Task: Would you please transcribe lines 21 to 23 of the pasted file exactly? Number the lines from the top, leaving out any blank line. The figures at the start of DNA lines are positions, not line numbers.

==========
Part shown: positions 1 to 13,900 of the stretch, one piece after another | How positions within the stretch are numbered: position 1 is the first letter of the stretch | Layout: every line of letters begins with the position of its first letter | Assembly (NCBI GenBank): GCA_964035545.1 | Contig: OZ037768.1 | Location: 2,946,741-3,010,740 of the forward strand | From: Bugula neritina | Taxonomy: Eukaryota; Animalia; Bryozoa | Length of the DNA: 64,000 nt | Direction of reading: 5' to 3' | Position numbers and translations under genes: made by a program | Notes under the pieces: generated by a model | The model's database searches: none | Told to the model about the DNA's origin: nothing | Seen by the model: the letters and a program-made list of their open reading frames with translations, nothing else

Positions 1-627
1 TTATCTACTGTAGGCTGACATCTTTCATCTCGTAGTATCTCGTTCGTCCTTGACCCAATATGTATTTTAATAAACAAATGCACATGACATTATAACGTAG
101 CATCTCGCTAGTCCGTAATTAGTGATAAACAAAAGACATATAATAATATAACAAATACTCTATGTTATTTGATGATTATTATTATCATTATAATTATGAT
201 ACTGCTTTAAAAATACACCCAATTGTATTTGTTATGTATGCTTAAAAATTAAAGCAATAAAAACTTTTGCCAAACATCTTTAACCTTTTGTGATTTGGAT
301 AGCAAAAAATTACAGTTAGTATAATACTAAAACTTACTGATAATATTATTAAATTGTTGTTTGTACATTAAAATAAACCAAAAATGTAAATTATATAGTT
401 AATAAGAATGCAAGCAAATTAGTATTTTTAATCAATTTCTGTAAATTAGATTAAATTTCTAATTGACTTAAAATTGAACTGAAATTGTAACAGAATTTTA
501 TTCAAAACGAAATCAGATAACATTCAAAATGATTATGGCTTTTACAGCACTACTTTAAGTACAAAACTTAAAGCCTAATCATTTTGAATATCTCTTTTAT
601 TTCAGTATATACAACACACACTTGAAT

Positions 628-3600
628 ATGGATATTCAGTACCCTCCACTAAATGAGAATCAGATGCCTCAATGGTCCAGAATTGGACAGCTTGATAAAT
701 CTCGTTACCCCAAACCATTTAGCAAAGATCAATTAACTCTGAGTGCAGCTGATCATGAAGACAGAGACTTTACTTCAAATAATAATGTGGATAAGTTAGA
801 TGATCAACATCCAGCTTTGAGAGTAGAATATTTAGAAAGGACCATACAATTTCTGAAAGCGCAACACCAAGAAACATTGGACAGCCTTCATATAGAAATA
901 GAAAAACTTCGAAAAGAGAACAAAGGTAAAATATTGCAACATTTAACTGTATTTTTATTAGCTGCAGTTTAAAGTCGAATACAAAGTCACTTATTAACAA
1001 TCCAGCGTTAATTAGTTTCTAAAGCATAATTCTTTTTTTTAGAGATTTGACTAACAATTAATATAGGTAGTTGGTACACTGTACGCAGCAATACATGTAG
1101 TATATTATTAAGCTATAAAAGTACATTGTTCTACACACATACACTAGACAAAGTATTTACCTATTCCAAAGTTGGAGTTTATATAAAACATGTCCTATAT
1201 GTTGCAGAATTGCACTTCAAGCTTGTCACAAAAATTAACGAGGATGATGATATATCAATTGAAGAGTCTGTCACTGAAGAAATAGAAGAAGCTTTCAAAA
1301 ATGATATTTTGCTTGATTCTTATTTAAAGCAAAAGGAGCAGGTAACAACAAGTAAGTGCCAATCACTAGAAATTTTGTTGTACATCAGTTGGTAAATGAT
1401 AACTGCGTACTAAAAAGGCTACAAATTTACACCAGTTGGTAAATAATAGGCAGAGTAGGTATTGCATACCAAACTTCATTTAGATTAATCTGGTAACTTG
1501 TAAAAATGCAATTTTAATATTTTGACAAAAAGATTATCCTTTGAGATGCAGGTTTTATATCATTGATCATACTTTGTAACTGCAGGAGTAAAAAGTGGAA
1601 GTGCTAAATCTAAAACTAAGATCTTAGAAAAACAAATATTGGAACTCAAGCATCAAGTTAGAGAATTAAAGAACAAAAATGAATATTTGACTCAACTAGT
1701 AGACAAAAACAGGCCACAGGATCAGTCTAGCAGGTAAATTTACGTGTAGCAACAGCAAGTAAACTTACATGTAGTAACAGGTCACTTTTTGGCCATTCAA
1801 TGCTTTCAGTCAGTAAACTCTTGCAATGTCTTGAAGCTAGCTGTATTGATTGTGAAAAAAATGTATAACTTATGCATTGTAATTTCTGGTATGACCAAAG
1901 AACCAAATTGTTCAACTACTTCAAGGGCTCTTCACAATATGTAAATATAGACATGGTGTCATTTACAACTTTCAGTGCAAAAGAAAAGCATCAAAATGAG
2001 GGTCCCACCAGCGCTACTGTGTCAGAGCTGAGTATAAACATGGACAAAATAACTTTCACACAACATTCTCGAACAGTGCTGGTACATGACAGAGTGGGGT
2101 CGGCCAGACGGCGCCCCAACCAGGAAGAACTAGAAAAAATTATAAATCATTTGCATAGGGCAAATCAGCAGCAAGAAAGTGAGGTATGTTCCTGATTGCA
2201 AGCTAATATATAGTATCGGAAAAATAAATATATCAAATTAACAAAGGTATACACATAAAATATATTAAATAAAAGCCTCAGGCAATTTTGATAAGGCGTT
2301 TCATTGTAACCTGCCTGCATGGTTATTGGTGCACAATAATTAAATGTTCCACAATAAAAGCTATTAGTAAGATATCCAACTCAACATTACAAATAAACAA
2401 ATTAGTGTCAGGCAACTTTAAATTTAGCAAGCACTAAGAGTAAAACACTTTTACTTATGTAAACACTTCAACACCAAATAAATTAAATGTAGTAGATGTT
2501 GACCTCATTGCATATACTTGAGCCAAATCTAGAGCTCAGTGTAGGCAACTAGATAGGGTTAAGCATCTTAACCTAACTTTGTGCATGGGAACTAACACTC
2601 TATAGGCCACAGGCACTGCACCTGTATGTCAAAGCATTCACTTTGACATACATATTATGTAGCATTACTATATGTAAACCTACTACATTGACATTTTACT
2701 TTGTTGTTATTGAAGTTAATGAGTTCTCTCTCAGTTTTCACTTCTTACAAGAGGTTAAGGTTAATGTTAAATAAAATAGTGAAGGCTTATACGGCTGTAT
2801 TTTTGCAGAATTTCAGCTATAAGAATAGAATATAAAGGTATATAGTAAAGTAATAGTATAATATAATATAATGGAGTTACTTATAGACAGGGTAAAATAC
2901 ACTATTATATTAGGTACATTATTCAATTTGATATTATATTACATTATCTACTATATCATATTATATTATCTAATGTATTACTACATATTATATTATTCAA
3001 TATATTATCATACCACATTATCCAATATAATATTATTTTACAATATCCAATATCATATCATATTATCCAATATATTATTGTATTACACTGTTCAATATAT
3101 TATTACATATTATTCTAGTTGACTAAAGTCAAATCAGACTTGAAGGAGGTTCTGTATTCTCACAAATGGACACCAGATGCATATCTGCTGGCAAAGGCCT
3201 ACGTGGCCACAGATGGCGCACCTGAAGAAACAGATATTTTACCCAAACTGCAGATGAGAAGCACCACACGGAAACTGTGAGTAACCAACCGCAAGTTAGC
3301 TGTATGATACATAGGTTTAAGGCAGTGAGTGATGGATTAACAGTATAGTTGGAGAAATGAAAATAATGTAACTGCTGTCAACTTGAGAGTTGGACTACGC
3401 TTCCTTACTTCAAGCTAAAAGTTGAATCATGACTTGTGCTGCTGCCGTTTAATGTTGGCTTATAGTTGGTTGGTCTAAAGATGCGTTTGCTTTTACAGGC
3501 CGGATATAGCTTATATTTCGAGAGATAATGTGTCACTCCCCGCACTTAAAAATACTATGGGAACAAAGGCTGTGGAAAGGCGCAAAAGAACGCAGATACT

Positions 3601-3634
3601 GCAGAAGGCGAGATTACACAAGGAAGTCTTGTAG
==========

1601 GTGCTAAATCTAAAACTAAGATCTTAGAAAAACAAATATTGGAACTCAAGCATCAAGTTAGAGAATTAAAGAACAAAAATGAATATTTGACTCAACTAGT
1701 AGACAAAAACAGGCCACAGGATCAGTCTAGCAGGTAAATTTACGTGTAGCAACAGCAAGTAAACTTACATGTAGTAACAGGTCACTTTTTGGCCATTCAA
1801 TGCTTTCAGTCAGTAAACTCTTGCAATGTCTTGAAGCTAGCTGTATTGATTGTGAAAAAAATGTATAACTTATGCATTGTAATTTCTGGTATGACCAAAG